Wingate v. City of Seattle et al

Filing 248

ORDER granting in part and denying in part plaintiff's 226 Motion for Attorney Fees and Costs by Judge Richard A Jones.(RS)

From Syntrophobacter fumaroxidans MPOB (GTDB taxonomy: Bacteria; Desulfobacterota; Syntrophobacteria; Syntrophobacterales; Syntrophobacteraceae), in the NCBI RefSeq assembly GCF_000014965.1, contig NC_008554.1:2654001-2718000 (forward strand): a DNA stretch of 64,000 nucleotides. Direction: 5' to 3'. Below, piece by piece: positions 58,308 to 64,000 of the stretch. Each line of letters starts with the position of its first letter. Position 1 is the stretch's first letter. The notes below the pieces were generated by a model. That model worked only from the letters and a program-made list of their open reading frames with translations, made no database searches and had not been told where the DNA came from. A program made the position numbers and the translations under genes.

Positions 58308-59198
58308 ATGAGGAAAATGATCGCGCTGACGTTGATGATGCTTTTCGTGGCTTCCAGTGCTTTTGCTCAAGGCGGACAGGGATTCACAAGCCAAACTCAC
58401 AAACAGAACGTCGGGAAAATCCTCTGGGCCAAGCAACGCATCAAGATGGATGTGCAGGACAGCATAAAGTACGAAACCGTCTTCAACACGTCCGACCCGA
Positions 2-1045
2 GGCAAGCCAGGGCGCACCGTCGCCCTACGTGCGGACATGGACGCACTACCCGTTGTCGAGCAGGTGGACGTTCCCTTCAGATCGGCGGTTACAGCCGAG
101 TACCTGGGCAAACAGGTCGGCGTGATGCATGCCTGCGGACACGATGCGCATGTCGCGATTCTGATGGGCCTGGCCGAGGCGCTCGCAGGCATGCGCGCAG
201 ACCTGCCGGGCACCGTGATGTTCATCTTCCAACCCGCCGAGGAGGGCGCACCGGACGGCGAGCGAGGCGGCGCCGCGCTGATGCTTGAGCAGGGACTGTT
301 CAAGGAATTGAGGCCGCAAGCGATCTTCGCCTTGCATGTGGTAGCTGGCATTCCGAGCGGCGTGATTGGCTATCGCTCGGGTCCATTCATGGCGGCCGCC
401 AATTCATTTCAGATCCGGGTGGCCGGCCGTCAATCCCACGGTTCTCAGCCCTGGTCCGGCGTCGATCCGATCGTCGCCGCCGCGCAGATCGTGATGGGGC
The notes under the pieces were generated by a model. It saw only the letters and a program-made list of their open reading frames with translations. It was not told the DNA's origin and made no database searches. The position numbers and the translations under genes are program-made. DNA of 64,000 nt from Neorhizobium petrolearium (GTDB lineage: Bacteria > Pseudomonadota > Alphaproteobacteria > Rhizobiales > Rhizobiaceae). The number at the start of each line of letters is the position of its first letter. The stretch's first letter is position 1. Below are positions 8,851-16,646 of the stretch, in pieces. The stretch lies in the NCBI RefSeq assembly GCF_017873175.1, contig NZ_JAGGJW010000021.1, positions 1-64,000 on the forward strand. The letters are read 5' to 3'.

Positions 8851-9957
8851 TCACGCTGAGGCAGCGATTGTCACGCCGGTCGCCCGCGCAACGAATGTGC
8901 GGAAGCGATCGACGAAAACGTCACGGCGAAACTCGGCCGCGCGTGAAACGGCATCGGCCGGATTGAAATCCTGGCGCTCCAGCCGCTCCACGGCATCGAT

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THE HONORABLE RICHARD A. JONES 1 2 3 4 5 6 UNITED STATES DISTRICT COURT WESTERN DISTRICT OF WASHINGTON AT SEATTLE 7 8 9 WILLIAM F. WINGATE, No. 2:15-cv-00822-RAJ Plaintiff, 10 v. ORDER 11 12 CYNTHIA A. WHITLATCH, in her official and individual capacities, 13 Defendant. 14 15 16 17 18 19 20 21 22 23 24 25 26 This matter comes before the Court on Plaintiff’s Motion for Attorneys’ Fees & Costs. Dkt. # 226. Defendant opposes the reasonableness of the requested fees. Dkt. # 238. For the reasons that follow, the Court GRANTS in part and DENIES in part Plaintiff’s motion. I. BACKGROUND Mr. Wingate brought this civil rights action against the City of Seattle, the Seattle Police Department, and Ms. Whitlatch after Ms. Whitlatch arrested him for refusing to drop the golf club that he used as a cane. Dkt. # 14 (Second Amended Complaint). The Court dismissed Mr. Wingate’s Fourth Amendment claims and his related state claims for false arrest and false imprisonment based upon Mr. Wingate’s plea agreement with the City. Dkt. # 127. The Court also dismissed the City Defendants from this action because Mr. Wingate failed to present a cognizable theory for their involvement beyond vicarious liability. Id., Dkt. # 130. 27 ORDER-1 1 The matter went to trial in October 2016. On the sixth day of trial, Mr. Wingate 2 voluntarily dismissed his state claim for intentional infliction of emotional distress. 3 Dkt. # 216. On November 8, 2016, the jury found that Ms. Whitlatch had violated Mr. 4 Wingate’s Fourteenth Amendment Equal Protection rights and discriminated against 5 him in violation of Washington’s Law Against Discrimination. Dkt. # 218. The jury 6 awarded Mr. Wingate $325,000 in damages. Id. 7 Mr. Wingate’s attorneys now request that the Court award them $742,279.50 in 8 fees and $30,631.02 in costs. Dkt. ## 226, 242, 247. Ms. Whitlatch does not dispute 9 that Mr. Wingate’s attorneys should be awarded fees and costs, but does dispute the 10 requested amount. Dkt. # 238. Ms. Whitlatch asks the Court to reduce the attorneys’ 11 total fees and costs to $376,151.82. Id. 12 II. ANALYSIS 13 A. Lodestar Method 14 Both parties agree that the proper way for the Court to determine Mr. Wingate’s 15 attorneys’ fees and costs is by using the Lodestar Method. Dkt. ## 226 at p. 4, 238 at p. 16 4. To calculate the lodestar amount, the Court multiplies the number of hours 17 reasonably expended by the reasonable hourly rate. In re Washington Pub. Power 18 Supply Sys. Sec. Litig., 19 F.3d 1291, 1295 n.2 (9th Cir. 1994); United Steelworkers of 19 Am. v. Phelps Dodge Corp., 896 F.2d 403, 406 (9th Cir. 1990); Bowers v. Transamerica 20 Title Ins. Co., 100 Wash. 2d 581, 597 (1983). The hours reasonably expended must be 21 spent on claims having a “common core of facts and related legal theories.” Martinez v. 22 City of Tacoma, 81 Wash. App. 228, 242–43 (1996); Webb v. Sloan, 330 F.3d 1158, 23 1168-69 (9th Cir. 2003). The Court discounts hours spent on unsuccessful claims, 24 overstaffing, duplicated or wasted effort, or otherwise unproductive time. Chalmers v. 25 City of Los Angeles, 796 F.2d 1205, 1210 (9th Cir. 1986), opinion amended on denial of 26 reh’g, 808 F.2d 1373 (9th Cir. 1987); Bowers, 100 Wash. 2d at 597, 600. The Court 27 may adjust the lodestar calculation “up or down to reflect factors, such as the contingent ORDER-2 1 nature of success in the lawsuit or the quality of legal representation, which have not 2 already been taken into account in computing the ‘lodestar’ and which are shown to 3 warrant the adjustment by the party proposing it.” Id. at 594 (citing Miles v. Sampson, 4 675 F.2d 5, 8 (1st Cir. 1982)) (emphasis in original); see also Chalmers, 796 F.2d at 5 1212. 6 7 1. Reasonable Hourly Rate The established rate for billing clients may be a reasonable hourly rate, but it is 8 not conclusive. Bowers, 100 Wash. 2d at 597. In addition to the established rate, the 9 court may consider the level of skill required by the litigation, time limitations imposed 10 on the litigation, the amount of the potential recovery, the attorney’s reputation, and the 11 undesirability of the case. Id.; see also Chalmers, 796 F.2d at 1210-11. 12 Ms. Mindenbergs and Ms. Sargent, attorneys for Mr. Wingate, state that their 13 rates are $400 and $350 per hour, respectively. Dkt. # 226. However, in May 2016, 14 Ms. Sargent stated in a declaration that her rate is $325 per hour. Dkt. # 92. Though 15 Ms. Sargent may increase her rates as she sees fit, she offered no authority to prove that 16 she may collect at a higher rate for work that she performed at an agreed-upon lower 17 rate. Moreover, Ms. Sargent did not separate the hours she worked at her previous rate 18 versus those hours she worked at her current rate. Therefore, the Court will reduce her 19 rate to $325 per hour for the hours she worked on this matter. The Court finds that Ms. 20 Mindenbergs’s rate of $400 per hour is reasonable based on her experience and is 21 consistent with her prior declaration in this matter. See Dkt. # 93. Similarly, the Court 22 finds that Ms. Farr’s hourly rate of $275 is reasonable in the local marketplace. Van 23 Skike v. Dir., Office of Workers’ Comp. Programs, 557 F.3d 1041, 1046 (9th Cir. 2009) 24 (“The Supreme Court has consistently held that reasonable fees ‘are to be calculated 25 according to the prevailing market rates in the relevant community . . . .’”) (internal 26 citations omitted). The Court also finds that $100-$125 per hour for paralegal work is 27 reasonable in the local marketplace. Ms. Mindenbergs billed out Mr. Proctor’s ORDER-3 1 paralegal services at $150 per hour, and though the Court finds this steep when 2 compared to similarly situated paralegals in Seattle’s marketplace, it nonetheless 3 approves of this rate for the work done in this matter. Finally, the Court finds that Ms. 4 Catunao’s hourly rate of $125 is reasonable. 5 The Court notes that Ms. Mindenbergs claims to have employed a third-year law 6 student, Ms. Bakken, to help with the matter. However, there are no time entries for 7 Ms. Bakken—Ms. Mindenbergs merely wrote Ms. Bakken a check for $634.00, Dkt. # 8 227-1 at p. 18—and nothing to give the Court reason to believe her fees were reasonable 9 or even related to this matter. Therefore, the Court rejects any fees that Mr. Wingate’s 10 11 12 attorneys may seek for Ms. Bakken. 2. Time Spent The fee applicant bears the burden of documenting the hours expended in 13 litigation and must submit evidence in support of those hours. Hensley v. Eckerhart, 14 461 U.S. 424, 434 (1983). This documentation need not be exhaustive or in minute 15 detail, but must inform the court, in addition to the number of hours worked, of the type 16 of work performed and the category of attorney who performed the work (i.e., senior 17 partner, associate, etc.). Bowers, 100 Wash. 2d at 597. 18 The Court is concerned with quite a few of the attorneys’ time entries that appear 19 duplicative and inefficient. For example, Ms. Mindenbergs and Ms. Sargent reviewed 20 documents—a task that an associate or even a law student could perform—for more 21 than 153 hours. Dkt. ## 227-1 at pp. 7-11; 229-1 at pp. 5-6, 8-11, 13, 15. In fact, the 22 paralegals on this matter did review those documents—for over 20 hours. Dkt. # 227-1 23 at pp. 25-28. In addition, Ms. Mindenbergs and the paralegals appeared to prepare the 24 same exhibits. Id. at 4-5, 8, 16, 31. Moreover, Mr. Wingate’s attorneys appear to have 25 written off hours spent working on unsuccessful claims or unrelated press conferences 26 27 ORDER-4 1 and community events. 1 However, several entries—see, e.g., Dkt. ## 227-7 at pp. 2-3, 2 19; 229-1 at pp. 2; 230-1 at pp. 2-4, 6; 231-1 at pp. 2—remain regarding these claims 3 and media related events. The attorneys also appeared to bill for clerical tasks that were 4 then duplicated by paralegals. For example, Ms. Sargent billed over three hours to fax 5 documents, Dkt. # 229-1 at pp. 6-8, and her paralegal also billed to fax the same 6 documents, Dkt. # 231-1 at pp. 6-8. Experienced lawyers should not bill for tasks 7 properly performed by legal assistants or paralegals to ensure such hours would be 8 compensable in the event their client was successful in a request for attorney’s fees. The Court is also concerned with the amount of time expended on tasks for 9 10 which experienced attorneys, such as Ms. Mindenbergs and Ms. Sargent, should be 11 familiar or for which lower billing associates or paralegals should have been utilized. 12 For example, Ms. Mindenbergs spent over five hours researching and drafting a single 13 jury instruction on racial animus, over three hours reviewing model jury instructions 14 when the majority of those instructions did not apply to this case, over four hours 15 researching three of the most common Rules of Evidence, and over two hours drafting a 16 single jury instruction on probable cause. Dkt. # 227-1 at pp. 13, 15. Ms. Mindenbergs 17 also spent over five hours researching issues for a trial brief; but the trial brief merely 18 summarized the arguments that Ms. Mindenbergs had already been working on and 19 preparing for months. Id. at p. 11. Ms. Sargent spent more than four hours reviewing 20 Ms. Whitlatch’s Answer to a Complaint that she then spent over four hours amending, 21 ten hours preparing initial disclosures, over eleven hours preparing a four-page surreply 22 that references common Rules of Evidence, nearly seven hours reviewing a notice of 23 24 25 26 27 1 The Court agrees that the press releases and community events in this matter were unrelated to the legal claims and therefore counsel cannot recover for those hours. Moreover, the Court finds Mr. Wingate’s Fourth Amendment and Washington state claims regarding false arrest and false imprisonment to be separate from the successful discrimination claims. The former claims turned on the issue of probable cause, which was resolved based on Mr. Wingate’s plea agreement with the City. Therefore, in this case, the legal theories were sufficiently divided such that counsel may not recover for the time spent on those unsuccessful claims. McCown v. City of Fontana, 565 F.3d 1097, 1103 (9th Cir. 2009) (“A plaintiff is not eligible to receive attorney’s fees for time spent on unsuccessful claims that are unrelated to a plaintiff’s successful § 1983 claim.”). ORDER-5 1 appearance, over four hours reviewing a one-sentence docket entry requiring Mr. 2 Wingate to file a response, and almost three hours reviewing a minute order from this 3 Court that merely set the date for the six-day trial. Dkt. # 229-1 at pp. 3-4, 15, 21, 23, 4 26. Remarkably, Ms. Mindenbergs claims that she required 58 hours to research the 5 issues and prepare Mr. Wingate’s reply brief to the instant motion, and her paralegal 6 required 28 hours to do the same. Dkt. # 243 at p. 10. That is 86 hours spent preparing 7 a brief that, by definition, raises no new issues or arguments. See Zamani v. Carnes, 8 491 F.3d 990, 997 (9th Cir. 2007) (“The district court need not consider arguments 9 raised for the first time in a reply brief.”). 10 The Court further notes that Ms. Sargent employed a law student, Ms. Catunao, 11 during the pendency of this litigation. Dkt. # 229 at ¶ 22. Ms. Sargent billed out the 12 law student at the same rate as a new paralegal. Id. However, a new paralegal has 13 completed a certain level of training that a law student has not. Though the Court finds 14 Ms. Catunao’s rate reasonable, the Court is distressed to find that Ms. Sargent did not 15 discount Ms. Catunao’s hours to account for her lack of training and knowledge on the 16 matter. Ms. Sargent seeks to bill for 89.35 hours of Ms. Catunao’s work when much of 17 this work was below the level of efficiency expected of paralegals and junior associates. 18 For example, Ms. Catunao spent over five hours drafting a surreply that references 19 common Rules of Evidence and for which Ms. Sargent had already billed over eleven 20 hours to draft, over four hours researching case law for a single jury instruction on 21 probable cause that Ms. Mindenbergs then spent over two hours drafting, and almost six 22 hours drafting an unnecessary motion in anticipation of a motion that was not filed. 23 Dkt. # 232-1 at pp. 2-4. The Court recognizes the advantages in hiring law students and 24 finds this tradition beneficial to both law firms and law students. However, the Court is 25 also aware that attorneys use a reasonable approach when billing clients for law 26 students’ time, often taking into account the students’ learning curve both in terms of 27 ORDER-6 1 subject matter and general inexperience with the kind of research and writing necessary 2 in the law firm context. The approach taken here was not reasonable. 3 The Court found dozens of instances of inefficiencies and duplications in the 4 bills that counsel submitted. The Court accounted for such overbilling and finds the 5 following calculations reasonable: 6 • Ms. Mindenbergs may collect for 600 hours; 7 • Ms. Sargent may collect for 610 hours; 8 • Ms. Farr may collect for 200 hours; 9 • Ms. Calvo may collect for 200 hours; 10 • Mr. Proctor may collect for 95 hours; 11 • Ms. Renton may collect for 300 hours; 12 • Ms. Catunao may collect for 8 hours; 13 • The attorneys may collect their requested costs, including the cost of Mr. Fury, in the amount of $36,931.02 (Dkt. # 242-1 at p. 4). 14 15 16 17 18 Altogether, the Court awards Mr. Wingate’s attorneys $600,431.02 in attorney’s fees and costs. III. CONCLUSION For all the foregoing reasons, the Court GRANTS in part and DENIES in part 19 Mr. Wingate’s motion for attorney’s fees and costs. Dkt. # 226. Mr. Wingate’s 20 attorneys’ incurred $600,431.02 in fees and costs. Ms. Whitlatch must pay these fees 21 and costs within thirty (30) days of the date of this Order. 22 Dated this 2nd day of May, 2017. 23 A 24 25 The Honorable Richard A. Jones United States District Judge 26 27 ORDER-7